The US intelligence community believes that Russian President Vladimir Putin’s war in Ukraine is likely to become “more unpredictable and escalatory” in the coming months, the nation’s director of national intelligence told Congress on Tuesday.
Director of National Intelligence Avril Haines painted a grim and uncertain picture of the next phase of Putin’s two-month-old invasion, which she told the Senate Armed Services Committee will be difficult to predict in part because “Putin faces a mismatch between his ambitions and Russia’s current conventional military capabilities.”
“At the very least, we believe the dichotomy will usher in a period of more ad hoc decision-making in Russia, both with respect to the domestic adjustments required to sustain this push, as well as the military conflict with Ukraine and the West,” she said. “And the current trend increases the likelihood that President Putin will turn to more drastic means, including imposing martial law, reorienting industrial production, or potentially escalatory military actions to free up the resources needed to achieve his objectives as the conflict drags on, or if he perceives Russia is losing in Ukraine.”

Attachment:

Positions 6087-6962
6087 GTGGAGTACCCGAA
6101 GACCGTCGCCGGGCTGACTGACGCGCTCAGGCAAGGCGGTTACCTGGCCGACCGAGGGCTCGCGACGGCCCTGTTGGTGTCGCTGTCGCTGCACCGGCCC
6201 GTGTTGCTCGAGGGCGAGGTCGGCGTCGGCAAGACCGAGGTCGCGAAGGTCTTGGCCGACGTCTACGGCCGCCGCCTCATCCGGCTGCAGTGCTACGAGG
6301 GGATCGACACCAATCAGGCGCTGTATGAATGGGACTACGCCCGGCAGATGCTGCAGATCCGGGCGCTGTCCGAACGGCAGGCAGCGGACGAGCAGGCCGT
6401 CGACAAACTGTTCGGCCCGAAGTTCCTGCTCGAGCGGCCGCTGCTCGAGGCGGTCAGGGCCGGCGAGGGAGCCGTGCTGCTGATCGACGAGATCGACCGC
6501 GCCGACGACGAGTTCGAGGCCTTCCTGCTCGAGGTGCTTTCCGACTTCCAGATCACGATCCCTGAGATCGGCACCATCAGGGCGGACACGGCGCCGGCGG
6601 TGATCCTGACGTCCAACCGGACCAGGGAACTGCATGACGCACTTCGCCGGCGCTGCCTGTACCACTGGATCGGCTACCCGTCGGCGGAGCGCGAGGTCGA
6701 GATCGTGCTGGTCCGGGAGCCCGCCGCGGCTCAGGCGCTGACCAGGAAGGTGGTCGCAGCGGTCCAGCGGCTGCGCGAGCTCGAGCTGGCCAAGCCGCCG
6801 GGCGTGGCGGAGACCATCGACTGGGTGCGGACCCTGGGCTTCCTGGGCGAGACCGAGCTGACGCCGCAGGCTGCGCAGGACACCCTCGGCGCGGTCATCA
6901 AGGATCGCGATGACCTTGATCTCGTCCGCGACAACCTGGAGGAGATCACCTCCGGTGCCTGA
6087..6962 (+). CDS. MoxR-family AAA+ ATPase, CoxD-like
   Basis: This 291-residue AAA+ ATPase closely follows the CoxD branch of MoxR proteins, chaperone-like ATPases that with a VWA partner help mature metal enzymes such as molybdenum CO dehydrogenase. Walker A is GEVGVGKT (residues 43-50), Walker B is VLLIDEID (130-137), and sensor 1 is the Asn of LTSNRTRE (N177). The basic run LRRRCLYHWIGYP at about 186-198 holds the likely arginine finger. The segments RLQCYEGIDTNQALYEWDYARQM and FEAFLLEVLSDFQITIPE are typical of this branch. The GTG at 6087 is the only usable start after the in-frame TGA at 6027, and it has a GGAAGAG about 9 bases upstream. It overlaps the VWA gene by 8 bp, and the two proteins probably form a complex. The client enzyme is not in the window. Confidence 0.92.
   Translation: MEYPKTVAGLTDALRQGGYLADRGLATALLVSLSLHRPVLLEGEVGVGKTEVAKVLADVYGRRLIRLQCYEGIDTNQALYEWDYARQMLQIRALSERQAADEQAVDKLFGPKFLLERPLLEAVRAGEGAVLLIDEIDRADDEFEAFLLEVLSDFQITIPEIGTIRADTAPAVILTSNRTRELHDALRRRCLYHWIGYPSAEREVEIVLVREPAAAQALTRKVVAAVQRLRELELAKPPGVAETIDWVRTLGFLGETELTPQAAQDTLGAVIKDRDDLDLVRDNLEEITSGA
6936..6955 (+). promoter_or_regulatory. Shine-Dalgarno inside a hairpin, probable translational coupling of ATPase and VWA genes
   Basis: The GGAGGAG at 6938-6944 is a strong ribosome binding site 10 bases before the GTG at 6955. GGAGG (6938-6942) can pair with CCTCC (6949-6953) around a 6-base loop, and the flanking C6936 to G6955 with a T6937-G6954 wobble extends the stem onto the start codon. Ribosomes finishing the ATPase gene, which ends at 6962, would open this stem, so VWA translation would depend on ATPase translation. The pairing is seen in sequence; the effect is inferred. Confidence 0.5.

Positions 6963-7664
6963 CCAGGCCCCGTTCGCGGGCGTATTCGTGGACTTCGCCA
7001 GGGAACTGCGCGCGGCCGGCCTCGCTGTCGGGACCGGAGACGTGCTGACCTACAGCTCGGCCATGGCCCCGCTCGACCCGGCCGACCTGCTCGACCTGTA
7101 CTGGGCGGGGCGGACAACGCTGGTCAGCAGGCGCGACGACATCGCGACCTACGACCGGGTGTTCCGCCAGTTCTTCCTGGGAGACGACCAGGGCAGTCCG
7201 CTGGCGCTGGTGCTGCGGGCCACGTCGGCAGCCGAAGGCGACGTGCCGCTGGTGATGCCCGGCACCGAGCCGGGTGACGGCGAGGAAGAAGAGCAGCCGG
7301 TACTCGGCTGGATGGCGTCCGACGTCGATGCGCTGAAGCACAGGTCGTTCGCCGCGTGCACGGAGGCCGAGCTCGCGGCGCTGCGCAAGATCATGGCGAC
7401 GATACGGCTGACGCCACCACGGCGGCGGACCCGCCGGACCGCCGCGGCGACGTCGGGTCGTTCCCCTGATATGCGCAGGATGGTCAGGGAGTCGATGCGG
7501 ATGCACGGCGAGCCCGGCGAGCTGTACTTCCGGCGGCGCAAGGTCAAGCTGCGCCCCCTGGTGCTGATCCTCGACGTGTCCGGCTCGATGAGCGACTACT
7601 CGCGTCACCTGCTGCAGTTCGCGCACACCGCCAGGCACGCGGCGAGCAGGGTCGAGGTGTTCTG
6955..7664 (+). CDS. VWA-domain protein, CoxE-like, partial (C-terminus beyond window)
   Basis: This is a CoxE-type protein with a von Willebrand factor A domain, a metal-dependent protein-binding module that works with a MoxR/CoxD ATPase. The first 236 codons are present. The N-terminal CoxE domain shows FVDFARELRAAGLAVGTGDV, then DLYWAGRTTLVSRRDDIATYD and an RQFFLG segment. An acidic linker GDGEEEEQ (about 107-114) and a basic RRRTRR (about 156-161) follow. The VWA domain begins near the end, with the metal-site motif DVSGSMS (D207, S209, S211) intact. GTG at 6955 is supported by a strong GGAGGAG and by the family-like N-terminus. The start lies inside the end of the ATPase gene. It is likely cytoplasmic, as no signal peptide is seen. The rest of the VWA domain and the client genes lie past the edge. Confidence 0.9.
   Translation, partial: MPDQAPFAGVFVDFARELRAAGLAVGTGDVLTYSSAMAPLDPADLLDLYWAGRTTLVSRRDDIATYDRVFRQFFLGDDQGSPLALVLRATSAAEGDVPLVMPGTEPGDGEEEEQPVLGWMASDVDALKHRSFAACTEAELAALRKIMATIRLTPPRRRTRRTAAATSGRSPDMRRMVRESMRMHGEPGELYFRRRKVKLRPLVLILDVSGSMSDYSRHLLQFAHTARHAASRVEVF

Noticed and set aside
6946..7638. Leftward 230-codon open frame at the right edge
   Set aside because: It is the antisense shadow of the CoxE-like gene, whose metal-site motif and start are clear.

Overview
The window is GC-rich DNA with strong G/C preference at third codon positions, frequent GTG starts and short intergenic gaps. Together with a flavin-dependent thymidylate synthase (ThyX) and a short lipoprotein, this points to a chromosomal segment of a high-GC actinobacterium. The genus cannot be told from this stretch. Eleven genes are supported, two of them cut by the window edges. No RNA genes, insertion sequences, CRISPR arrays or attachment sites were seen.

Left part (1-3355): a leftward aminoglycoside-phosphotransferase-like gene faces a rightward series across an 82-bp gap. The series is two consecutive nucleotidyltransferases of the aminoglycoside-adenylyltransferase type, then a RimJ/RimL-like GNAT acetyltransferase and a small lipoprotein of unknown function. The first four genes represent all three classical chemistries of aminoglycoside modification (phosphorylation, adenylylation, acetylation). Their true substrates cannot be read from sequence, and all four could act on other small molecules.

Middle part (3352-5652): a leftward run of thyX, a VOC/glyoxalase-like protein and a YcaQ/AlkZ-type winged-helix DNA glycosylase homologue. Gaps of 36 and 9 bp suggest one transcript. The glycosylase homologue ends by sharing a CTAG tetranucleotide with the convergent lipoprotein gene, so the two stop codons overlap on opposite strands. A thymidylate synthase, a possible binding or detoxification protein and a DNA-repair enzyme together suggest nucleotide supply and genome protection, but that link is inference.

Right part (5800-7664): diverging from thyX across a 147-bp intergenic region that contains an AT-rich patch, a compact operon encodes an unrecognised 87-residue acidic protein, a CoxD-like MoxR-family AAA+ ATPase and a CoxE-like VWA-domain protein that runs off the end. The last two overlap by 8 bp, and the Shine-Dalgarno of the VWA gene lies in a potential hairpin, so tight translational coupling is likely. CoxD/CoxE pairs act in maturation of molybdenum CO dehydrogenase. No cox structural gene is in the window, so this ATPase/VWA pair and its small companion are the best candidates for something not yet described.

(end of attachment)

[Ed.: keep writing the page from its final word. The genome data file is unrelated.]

Still, Haines told lawmakers, the intelligence community does not believe Putin would turn to the use of nuclear weapons unless he felt there was an existential threat to Russia.
The intelligence community believes that Putin is preparing for a protracted conflict — and that his goals extend far beyond the eastern region of the Donbas, where his military is currently focused after being repelled from Kyiv in the early weeks of the war.
“The next month of fighting will be significant as Russian attempts to reinvigorate their efforts,” Haines said. “But even if they are successful, we are not confident the fight in Donbas will effectively end the war.”
In the near term, Putin wants to capture the two eastern regions of Donetsk and Luhansk, control the city of Kherson and potentially extend a land bridge around the southern rung of the country to Transnistria, a separatist region of Moldova where Russian troops are currently stationed, Haines said.
But to reach Transnistria, the intelligence community believes that Putin would need to launch a full mobilization inside Russia, a step he has so far not taken.
“As both Russia and Ukraine believe they can continue to make progress militarily, we do not see a viable negotiating path forward, at least in the short term,” Haines said.